My grandparents, my sister and me down at the sea

Thursday, May 24, 2018

5/25/18 Photo Swap

Happy Poetry Friday! This week's round up is hosted by poetry friend and author Margaret Simon at Reflections on the Teche. Stop by and spend time with her this week. 

Margaret has talents for writing poetry and making poetry friends.  A few weeks ago, Margaret announced a poetry-photograph swap. I joined and shortly after received two photos from Kim Douillard

Kim and I live on opposite coasts of the US and in areas that are iconic. It was really fun to take inspiration from her photos and I cannot wait to see what she's done with mine.

I sat with Kim's photos and let the ideas play around in my head for a bit...then poems showed up.

Photo 1.

The first is of the flower fields with the Encina Power Plant in the background—iconic images from Carlsbad. Kim Douillard

I'm taking a tip from Alice Nine and writing a little bit about my writing. When I first looked at this photo I was challenged because despite the gorgeous field of flowers, palm trees and Pacific Ocean there is that big ole power plant smack dab in the middle. After some doodling and brain storming the phrase "flower power" rather took over. Ha!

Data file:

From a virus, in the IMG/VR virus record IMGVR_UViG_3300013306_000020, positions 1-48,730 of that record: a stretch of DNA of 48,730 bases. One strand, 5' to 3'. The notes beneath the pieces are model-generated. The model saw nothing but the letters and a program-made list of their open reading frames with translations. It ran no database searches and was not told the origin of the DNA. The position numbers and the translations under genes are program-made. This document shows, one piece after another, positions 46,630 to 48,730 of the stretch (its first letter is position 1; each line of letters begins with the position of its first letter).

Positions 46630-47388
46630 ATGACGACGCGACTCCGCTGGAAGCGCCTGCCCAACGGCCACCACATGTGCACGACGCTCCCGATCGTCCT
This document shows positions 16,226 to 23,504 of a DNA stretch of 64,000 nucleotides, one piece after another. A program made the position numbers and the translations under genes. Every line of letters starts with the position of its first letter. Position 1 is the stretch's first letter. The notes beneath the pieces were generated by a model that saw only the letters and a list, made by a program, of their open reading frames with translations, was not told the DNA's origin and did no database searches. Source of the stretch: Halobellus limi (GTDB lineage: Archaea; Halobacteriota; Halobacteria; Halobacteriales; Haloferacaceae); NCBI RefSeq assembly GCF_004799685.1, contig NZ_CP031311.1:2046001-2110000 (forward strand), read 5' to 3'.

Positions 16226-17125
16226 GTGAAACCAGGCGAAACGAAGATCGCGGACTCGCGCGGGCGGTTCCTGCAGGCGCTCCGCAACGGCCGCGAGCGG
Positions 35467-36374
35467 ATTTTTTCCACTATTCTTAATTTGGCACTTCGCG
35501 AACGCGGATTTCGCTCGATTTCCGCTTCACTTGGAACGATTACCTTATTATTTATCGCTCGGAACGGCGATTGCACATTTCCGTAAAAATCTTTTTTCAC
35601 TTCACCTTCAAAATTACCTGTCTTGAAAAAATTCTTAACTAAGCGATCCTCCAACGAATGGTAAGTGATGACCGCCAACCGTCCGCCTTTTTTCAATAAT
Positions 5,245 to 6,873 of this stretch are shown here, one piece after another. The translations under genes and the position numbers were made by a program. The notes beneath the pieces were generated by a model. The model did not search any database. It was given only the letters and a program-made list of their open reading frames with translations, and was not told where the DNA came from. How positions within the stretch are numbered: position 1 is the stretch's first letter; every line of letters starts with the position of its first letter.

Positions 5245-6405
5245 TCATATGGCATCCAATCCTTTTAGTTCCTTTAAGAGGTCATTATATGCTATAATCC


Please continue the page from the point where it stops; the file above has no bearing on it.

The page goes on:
Photo 2.

Sun setting behind a lifeguard tower last week at South Ponto beach—also in Carlsbad. Kim Douillard

South Ponto Beach Carlsbad, California

tide                                       Twilights
to                                           unveil

moon                                   moon

gathers                                and
sunset                                 stars
                                                constellations               Nights
                                                and                                      watch
                                                milky way                         milky way
                                                unveil                                 count
                                                twilights                           galaxies

(c) Linda Mitchell

Writing about my writing--A sunset photo can be intimidating. After all, hasn't everything that can be written already been written about sunsets? When I feel intimidated I grab a form that helps me puzzle out an idea. The Skinny is a form that demands brevity. This series of three Skinny (or is that Skinnies?) allowed for me to write what I saw in a new way.

Thank you Margaret Simon, for continuing to widen my friendship and poetry circles.